The 50 Greatest Players of the Open Era (W): No. 19, Hana Mandlikova

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Seeded fourth at the 1981 French Open, Handlikova dropped one set on her way to the title. (Getty)

Tennis has been transformed over the last five decades by TV, money, technology, equipment, fashion and politics. But through all of that, the players have remained at the heart of the game. As part of our golden anniversary celebration of the Open era, Tennis.com presents its list of 50 best players—the Top 25 men and the Top 25 women—of the last 50 years. You'll be able to view the entire list in the March/April issue of TENNIS Magazine.

(Note: Only singles results were considered; any player who won a major title during the Open era had his or her entire career evaluated; all statistics are through the 2018 Australian Open.)


19. Hana Mandlikova

Years played: 1978–1990
Titles: 27
Major titles: 4 (1980, 1987 Australian Open; 1981 French Open; 1985 US Open)​

When she emerged from Czechoslovakia in the late-1970s, Mandlikova was all arms and legs—in a good way. The daughter of an Olympic sprinter, she moved across the court with long, easy strides and hit the ball with long, elegant strokes. At a time when the two-handed backhand was gaining in popularity, Mandlikova's one-hander gave her an old-fashioned versatility that served her well on all surfaces. Over the course of a single point, she could come over the ball, slice it, drop it, and approach behind it. Every part of the game seemed to come naturally to her.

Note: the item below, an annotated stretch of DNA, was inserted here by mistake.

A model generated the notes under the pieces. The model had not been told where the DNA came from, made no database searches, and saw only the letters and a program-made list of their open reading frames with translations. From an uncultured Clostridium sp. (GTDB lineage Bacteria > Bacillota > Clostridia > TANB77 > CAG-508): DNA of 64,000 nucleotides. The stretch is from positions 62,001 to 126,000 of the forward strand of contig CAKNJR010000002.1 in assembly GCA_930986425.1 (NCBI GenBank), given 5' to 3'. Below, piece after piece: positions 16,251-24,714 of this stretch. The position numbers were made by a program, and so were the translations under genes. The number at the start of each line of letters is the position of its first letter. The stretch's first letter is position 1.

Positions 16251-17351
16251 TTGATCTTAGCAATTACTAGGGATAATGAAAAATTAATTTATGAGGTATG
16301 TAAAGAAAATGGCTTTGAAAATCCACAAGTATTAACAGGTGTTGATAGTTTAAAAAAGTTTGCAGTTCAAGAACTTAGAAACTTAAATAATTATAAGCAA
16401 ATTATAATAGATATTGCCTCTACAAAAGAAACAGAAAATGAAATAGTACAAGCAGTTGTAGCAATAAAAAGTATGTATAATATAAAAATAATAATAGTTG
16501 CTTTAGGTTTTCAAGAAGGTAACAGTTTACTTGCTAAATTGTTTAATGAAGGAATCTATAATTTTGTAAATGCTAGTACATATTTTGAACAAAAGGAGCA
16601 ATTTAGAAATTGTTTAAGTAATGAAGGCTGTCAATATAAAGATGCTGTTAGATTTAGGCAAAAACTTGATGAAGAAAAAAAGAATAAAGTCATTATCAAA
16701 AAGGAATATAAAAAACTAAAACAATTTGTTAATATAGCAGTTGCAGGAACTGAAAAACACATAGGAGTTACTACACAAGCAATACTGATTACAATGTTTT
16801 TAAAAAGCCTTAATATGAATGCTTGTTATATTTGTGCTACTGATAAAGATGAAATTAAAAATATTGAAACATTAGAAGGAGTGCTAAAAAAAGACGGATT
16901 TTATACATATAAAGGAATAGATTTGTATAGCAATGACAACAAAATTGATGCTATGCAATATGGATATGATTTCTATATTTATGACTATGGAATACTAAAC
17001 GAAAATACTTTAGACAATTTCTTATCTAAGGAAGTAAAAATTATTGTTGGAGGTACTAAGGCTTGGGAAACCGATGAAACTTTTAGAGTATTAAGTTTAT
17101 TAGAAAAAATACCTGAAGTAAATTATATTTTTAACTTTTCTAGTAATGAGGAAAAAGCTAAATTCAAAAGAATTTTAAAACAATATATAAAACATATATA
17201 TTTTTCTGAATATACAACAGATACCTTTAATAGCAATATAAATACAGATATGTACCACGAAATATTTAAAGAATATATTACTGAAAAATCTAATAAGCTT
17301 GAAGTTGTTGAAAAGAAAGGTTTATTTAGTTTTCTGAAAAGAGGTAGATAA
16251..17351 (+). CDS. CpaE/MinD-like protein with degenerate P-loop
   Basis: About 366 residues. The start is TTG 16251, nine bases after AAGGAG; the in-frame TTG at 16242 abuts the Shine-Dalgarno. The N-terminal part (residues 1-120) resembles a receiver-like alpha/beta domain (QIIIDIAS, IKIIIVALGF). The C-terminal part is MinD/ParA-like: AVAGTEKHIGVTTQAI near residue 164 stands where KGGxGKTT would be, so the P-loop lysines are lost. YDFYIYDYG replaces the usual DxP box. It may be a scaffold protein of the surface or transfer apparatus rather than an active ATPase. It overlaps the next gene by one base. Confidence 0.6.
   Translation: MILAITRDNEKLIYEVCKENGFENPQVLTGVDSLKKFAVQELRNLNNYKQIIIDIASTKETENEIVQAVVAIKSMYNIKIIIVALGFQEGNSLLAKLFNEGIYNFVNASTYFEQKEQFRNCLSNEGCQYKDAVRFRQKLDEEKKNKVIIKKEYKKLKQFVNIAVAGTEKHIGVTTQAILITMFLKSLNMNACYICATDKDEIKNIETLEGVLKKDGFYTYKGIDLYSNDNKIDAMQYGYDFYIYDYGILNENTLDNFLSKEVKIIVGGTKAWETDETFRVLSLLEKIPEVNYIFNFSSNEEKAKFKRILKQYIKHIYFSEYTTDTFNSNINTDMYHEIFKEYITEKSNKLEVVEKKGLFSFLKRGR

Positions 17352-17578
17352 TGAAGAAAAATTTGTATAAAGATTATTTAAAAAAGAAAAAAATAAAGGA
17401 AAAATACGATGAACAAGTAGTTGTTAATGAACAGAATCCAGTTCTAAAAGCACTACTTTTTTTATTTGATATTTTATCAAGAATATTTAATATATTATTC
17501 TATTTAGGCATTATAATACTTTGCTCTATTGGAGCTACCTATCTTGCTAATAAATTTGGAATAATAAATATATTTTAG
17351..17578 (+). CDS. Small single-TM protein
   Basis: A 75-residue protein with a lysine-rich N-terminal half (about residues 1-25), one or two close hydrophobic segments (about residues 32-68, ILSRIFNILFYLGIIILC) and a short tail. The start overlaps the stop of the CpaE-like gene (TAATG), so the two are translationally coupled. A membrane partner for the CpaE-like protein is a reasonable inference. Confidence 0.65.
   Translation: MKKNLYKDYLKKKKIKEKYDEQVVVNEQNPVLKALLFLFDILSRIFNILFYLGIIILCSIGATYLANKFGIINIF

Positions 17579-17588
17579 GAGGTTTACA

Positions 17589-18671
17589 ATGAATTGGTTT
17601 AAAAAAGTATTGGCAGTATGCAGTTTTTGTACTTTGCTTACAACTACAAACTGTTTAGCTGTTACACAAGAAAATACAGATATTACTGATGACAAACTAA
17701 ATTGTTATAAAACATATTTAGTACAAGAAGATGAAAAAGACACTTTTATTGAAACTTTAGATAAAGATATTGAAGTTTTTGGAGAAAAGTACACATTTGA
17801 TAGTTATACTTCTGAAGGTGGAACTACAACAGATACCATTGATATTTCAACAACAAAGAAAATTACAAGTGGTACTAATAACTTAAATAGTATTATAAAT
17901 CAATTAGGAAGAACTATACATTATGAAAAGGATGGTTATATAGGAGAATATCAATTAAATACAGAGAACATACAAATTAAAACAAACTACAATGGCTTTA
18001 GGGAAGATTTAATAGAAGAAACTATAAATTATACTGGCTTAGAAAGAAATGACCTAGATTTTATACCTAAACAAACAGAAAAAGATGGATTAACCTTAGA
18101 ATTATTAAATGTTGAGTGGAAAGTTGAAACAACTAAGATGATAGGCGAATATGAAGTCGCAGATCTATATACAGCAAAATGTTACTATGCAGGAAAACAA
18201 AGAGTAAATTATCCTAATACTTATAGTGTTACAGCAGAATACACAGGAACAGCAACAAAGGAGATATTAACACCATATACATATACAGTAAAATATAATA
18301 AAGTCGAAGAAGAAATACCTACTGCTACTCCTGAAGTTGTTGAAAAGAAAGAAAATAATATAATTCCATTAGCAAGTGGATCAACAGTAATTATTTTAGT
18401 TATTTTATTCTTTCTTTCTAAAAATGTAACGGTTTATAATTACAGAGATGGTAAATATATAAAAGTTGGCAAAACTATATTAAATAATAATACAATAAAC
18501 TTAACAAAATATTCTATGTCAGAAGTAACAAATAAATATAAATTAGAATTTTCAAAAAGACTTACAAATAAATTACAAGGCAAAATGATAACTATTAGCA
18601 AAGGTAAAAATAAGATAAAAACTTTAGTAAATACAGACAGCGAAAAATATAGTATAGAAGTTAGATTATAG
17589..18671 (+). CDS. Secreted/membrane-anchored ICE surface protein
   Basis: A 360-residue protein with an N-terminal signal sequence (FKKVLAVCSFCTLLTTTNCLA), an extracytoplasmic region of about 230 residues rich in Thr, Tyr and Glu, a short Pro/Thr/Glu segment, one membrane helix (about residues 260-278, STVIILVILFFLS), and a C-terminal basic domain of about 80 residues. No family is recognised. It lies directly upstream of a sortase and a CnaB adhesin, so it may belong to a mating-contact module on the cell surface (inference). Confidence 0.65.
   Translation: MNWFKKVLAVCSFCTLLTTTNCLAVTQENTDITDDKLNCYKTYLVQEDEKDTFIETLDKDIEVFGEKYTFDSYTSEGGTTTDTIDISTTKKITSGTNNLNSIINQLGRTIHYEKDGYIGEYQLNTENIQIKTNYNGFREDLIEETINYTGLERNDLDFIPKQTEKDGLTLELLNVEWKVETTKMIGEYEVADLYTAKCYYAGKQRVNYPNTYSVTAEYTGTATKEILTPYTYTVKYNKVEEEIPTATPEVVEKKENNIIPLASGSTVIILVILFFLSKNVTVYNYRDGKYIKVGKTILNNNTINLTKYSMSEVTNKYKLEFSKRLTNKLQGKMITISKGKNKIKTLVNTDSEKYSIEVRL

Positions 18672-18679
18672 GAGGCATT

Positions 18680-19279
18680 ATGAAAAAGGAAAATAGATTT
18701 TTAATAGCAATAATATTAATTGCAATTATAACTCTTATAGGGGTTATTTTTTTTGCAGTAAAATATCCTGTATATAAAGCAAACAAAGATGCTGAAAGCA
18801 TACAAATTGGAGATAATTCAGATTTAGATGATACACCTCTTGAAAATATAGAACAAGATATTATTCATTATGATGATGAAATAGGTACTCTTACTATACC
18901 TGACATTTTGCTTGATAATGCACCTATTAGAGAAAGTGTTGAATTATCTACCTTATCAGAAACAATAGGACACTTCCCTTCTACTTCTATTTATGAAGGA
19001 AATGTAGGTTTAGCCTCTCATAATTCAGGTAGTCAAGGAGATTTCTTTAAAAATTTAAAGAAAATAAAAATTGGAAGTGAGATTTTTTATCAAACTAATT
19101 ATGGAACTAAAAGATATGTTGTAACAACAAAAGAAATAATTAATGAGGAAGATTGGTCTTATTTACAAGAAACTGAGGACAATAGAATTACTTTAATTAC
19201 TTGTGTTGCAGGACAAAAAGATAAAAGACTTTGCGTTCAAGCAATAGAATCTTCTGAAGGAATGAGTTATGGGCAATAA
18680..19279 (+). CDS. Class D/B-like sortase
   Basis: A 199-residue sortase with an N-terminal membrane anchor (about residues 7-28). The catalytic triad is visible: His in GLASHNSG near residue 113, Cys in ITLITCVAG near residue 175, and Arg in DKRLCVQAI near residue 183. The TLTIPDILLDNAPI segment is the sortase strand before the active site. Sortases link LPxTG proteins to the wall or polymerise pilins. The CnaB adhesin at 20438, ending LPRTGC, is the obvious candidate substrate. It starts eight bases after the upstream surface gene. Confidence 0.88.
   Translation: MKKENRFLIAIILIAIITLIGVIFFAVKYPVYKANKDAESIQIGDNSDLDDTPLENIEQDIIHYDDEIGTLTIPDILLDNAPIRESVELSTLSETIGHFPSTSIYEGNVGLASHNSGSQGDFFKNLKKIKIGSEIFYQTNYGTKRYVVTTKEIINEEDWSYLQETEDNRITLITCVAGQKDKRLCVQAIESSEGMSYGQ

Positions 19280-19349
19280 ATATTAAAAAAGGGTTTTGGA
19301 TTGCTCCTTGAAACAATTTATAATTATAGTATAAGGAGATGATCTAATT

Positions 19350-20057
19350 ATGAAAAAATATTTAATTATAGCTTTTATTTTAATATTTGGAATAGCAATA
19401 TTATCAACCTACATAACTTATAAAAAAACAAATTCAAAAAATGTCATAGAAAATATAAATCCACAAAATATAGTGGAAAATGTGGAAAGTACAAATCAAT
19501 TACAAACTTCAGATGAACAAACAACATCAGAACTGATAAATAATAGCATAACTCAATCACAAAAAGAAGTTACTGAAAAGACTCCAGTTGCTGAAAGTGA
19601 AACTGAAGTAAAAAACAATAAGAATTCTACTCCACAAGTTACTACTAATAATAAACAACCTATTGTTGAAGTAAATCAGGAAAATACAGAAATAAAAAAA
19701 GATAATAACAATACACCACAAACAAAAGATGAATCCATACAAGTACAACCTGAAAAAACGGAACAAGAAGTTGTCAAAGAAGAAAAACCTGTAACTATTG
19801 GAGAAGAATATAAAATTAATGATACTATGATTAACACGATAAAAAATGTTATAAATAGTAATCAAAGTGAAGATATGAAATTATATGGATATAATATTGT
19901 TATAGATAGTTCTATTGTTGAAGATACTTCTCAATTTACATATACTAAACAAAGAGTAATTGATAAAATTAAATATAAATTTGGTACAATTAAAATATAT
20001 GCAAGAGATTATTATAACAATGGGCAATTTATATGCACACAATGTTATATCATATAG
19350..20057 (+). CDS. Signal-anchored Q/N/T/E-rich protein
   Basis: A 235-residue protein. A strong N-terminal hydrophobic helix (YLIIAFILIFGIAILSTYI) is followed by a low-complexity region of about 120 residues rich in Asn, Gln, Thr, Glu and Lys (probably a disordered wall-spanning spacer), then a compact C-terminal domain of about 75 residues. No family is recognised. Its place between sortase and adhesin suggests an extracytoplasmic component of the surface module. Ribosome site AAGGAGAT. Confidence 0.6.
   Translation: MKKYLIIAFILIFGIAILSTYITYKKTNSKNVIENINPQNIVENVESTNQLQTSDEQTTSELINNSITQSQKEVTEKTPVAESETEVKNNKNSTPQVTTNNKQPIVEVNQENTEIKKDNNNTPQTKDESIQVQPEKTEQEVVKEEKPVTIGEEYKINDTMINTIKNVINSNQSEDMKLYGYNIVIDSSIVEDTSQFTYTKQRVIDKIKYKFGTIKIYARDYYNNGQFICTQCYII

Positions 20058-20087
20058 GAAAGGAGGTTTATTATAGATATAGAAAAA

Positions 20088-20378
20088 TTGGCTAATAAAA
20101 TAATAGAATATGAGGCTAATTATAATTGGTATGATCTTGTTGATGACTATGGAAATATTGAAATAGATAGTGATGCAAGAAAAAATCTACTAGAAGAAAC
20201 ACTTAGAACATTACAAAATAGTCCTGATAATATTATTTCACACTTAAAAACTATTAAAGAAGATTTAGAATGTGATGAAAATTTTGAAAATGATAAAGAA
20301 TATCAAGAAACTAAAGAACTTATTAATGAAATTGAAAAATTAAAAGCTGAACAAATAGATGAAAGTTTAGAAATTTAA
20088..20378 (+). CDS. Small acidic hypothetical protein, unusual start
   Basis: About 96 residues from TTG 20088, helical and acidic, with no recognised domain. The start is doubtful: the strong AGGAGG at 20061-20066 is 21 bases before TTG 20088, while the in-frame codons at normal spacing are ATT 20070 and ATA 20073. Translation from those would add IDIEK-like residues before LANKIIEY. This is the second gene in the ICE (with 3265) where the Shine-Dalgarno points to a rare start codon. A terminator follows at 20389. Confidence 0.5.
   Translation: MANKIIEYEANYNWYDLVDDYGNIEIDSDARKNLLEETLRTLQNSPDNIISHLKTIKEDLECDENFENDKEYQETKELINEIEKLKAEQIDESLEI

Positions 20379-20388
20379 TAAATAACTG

Mandlikova announced herself to the world in 1980, when she won the Australian Open at 17. But it wasn’t until the following spring that the world got an idea of how high Hana’s ceiling truly was. Seeded fourth at the 1981 French Open, the 19-year-old dropped one set on her way to the title; in the semifinals, she ended Chris Evert’s 72-match win streak in Paris. One month later, Mandlikova pulled off the equivalent on grass by handing that era’s other great player, her countrywoman Martina Navratilova, an exceedingly rare defeat at Wimbledon. In 1980 and ’81, Mandlikova reached the finals of each of the four majors. It appeared that the new decade might come with a new WTA No. 1.

But she never made it there. Unable to match Evert’s steely consistency or Navratilova's fierce all-court attack, Mandlikova never rose higher than No. 3 in the rankings. But she retained her ability to beat any opponent on any day. Along with stopping Evert’s French Open streak, she put a halt to two incredible Navratilova win streaks—of 54 matches in 1983 and 56 matches in 1987—and a 23-match run by Steffi Graf in 1986. Mandlikova’s crowning achievement came at the 1985 US Open when, playing with a new focus and aggression, she beat Evert and Navratilova, back to back, for the title.

Again, bigger things seemed to be in store for Mandlikova, but again, they failed to materialize. Suffering a series of injuries near the end of the decade, she called it a career—a beautiful, often brilliant, and ever-so-slightly unrealized career—at just 28 years old.


Defining Moment: Three times was a charm for Mandlikova at the US Open. After losing in the finals there in 1980 and 1982, she reached the title match again in 1985. This time, in a thrilling, headlong, two-woman race to the net, she beat Navratilova in a third-set tiebreaker, with one last diving, perfect, winning crosscourt volley.


Watch: Highlights from the 1987 Australian Open final 


Follow the men's and women's countdowns of The 50 Greatest Players of the Open Era throughout the month of February right here.


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